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Antifouling paints: everything changes from 31st December. The “what” and “why” of the new regulations

6 mins read

The deadline is just around the corner. Next 31st December is the deadline for antifouling paints manufacturers to send out a detailed report to Echa -the European chemicals agency – which demonstrates that all their paints comply with the new standards set by the European Biocide Product Regulation (BPR).

What will happen after 31st December? Will manufacturers that have already stocked their product, shipyards and private yachtsmen who have already bought non-compliant antifouling paints be obliged to throw their own cans and money away? Will violators be sanctioned?

antifouling paintBefore replying these answers, let’s find out what this is all about. The project underlying BPR was demanded by Northern European countries, where domestic regulations were already available, in order to draft a legislation to apply to every country – Greece, Portugal, Spain and Italy, for example, had no regulations in this sense – and minimize both environmental impact and human health effects.

Under the lens are biocides, that is those substances intended to destroy and exert a controlling effect on any harmful organism which represents a threat for the hulls and anything immersed in the sea.

It might seem paradoxical yet the use of chemical and therefore potentially polluting substances is necessary not only to preserve the hulls and their performance but also to fight a source of marine pollution. A dirty hull, in fact, can increase fuel costs by 40%, resulting in higher emissions and more pollution.

In short, what Europe has asked manufacturers is to test their products in order to find new formulas which can reduce environmental impact and human health effects according to some new, more restricting standards.

” We’ve had to revise all our formulas – Mauro Legrottaglie, Research & Development Manager at Boero Group’s Yachting Division has told us – by performing new, delicate tests, given that Italy has no facilities properly equipped for this type of analysis”.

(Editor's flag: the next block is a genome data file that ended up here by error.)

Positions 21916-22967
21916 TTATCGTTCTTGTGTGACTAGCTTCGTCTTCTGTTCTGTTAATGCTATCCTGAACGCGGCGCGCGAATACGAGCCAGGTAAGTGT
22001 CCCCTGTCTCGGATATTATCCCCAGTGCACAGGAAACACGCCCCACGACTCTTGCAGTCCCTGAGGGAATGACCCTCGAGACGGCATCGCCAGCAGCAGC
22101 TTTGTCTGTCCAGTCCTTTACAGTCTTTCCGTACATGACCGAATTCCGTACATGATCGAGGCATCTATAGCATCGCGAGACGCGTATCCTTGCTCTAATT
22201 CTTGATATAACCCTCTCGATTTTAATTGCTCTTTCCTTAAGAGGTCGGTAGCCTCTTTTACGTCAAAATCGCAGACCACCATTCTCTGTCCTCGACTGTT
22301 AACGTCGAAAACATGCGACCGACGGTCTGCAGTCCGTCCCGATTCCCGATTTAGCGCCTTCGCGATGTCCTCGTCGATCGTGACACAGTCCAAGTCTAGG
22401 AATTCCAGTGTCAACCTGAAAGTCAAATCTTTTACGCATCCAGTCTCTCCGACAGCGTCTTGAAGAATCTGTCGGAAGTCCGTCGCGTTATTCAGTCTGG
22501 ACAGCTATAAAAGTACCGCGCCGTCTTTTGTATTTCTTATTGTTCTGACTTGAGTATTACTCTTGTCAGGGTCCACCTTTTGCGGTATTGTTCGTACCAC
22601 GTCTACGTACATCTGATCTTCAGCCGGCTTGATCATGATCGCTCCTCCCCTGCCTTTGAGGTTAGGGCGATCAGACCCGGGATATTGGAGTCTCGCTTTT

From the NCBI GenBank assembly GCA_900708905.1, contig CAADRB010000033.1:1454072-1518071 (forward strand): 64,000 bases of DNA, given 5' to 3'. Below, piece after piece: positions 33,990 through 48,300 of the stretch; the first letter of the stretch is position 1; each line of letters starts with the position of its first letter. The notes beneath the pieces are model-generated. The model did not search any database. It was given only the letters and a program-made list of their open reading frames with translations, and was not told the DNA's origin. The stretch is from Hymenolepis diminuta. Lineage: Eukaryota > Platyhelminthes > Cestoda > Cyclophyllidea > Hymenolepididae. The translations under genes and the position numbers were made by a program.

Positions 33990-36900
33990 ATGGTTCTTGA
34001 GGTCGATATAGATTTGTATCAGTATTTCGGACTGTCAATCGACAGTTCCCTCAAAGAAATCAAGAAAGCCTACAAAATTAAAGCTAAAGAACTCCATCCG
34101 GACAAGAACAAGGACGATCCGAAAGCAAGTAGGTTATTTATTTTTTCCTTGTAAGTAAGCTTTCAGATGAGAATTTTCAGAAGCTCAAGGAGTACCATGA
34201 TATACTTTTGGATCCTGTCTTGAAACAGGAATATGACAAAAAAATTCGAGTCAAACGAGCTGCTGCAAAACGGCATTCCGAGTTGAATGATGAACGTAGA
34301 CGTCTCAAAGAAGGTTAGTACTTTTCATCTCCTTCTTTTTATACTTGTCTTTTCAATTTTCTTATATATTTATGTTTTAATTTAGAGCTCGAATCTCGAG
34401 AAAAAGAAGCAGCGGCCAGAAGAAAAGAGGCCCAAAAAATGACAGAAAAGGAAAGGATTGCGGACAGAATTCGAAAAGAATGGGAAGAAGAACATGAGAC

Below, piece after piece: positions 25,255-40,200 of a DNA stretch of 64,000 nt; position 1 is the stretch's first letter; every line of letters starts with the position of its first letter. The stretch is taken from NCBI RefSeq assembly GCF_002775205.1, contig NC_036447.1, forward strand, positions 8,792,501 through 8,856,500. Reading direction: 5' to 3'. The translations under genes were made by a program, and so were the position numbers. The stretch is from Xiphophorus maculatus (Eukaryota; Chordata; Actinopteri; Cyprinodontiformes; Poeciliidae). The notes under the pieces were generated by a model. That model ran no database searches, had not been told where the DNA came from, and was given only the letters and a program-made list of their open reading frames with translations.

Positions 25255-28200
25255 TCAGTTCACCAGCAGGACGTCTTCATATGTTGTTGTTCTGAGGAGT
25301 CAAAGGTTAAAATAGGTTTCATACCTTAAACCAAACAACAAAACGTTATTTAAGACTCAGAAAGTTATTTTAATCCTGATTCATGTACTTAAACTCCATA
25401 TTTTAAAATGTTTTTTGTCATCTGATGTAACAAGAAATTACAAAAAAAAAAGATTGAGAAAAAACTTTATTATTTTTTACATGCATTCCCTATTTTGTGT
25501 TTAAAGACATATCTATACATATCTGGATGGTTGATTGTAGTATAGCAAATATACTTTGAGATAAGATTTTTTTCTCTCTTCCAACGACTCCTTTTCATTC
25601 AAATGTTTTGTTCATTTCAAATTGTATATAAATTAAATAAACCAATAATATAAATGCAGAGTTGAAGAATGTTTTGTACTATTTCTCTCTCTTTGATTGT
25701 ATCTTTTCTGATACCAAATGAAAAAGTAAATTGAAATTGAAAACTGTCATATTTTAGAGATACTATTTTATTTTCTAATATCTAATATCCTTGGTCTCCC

Mauro Legrottaglie
Mauro Legrottaglie

Which type of tests are you referring to?

” They are numerous and various tests. The most important one is the dermal test, essential to understand how the biocides composing the antifouling pains get in the human skin and therefore to find the correct formulas which could guarantee the safety of their users. Additional tests have been carried out in order to find biocides which could be equally effective in terms of hull preservation but not polluting. The mission was to produce effective antifouling paints in compliance with the new standards. An aspect which made things hard is that the biocides approved by the European Community have dropped from 25 to 10″

This new regulation sets new categories for the antifouling paints which are now classified according to their user and users. What is this about?

With the introduction of BPR, biocides are now broken down into two broad groups referring to professional and DIY use. The logic is straightforward: the professionals work in more protected contexts, equipped with individual protections that private yachtsmen don’t have. As a result, some biocides which compose professional antifouling paints are not present in those ones reserved for the private sector.

Are professional paints more effective?

No, they aren’t. Our effort to change formulas and create products in compliance with the new European standards without compromising effectiveness was huge, even in terms of costs and investments.

The regulation will come into force next 31st December. What will happen next? Are there any sanctions for those who won’t meet the new standards?

Next 31st December is the deadline for manufacturers to send out a complete dossier to Echa. The Helsinki-based organization will evaluate it and, through a commission, will check compliance with new standards throughout Europe. However, some margins are predicted. Manufacturers and distributors have six months to trade the products which, already available in their stocks, are not compatible with BPR. Private individuals who have already bought products which are not in compliance with the new PBR standards have 12 months to use them. Once the deadline is expired, everybody has to adjust to the new standards.

Are there any sanctions for those who continue to have and use non-compliant products?

The non-respect of a Community regulation inevitably implies sanctions. We know that an European task force has already set up to monitor compliance with legislative requirements. The Italian autority is part of this task force.

 

 

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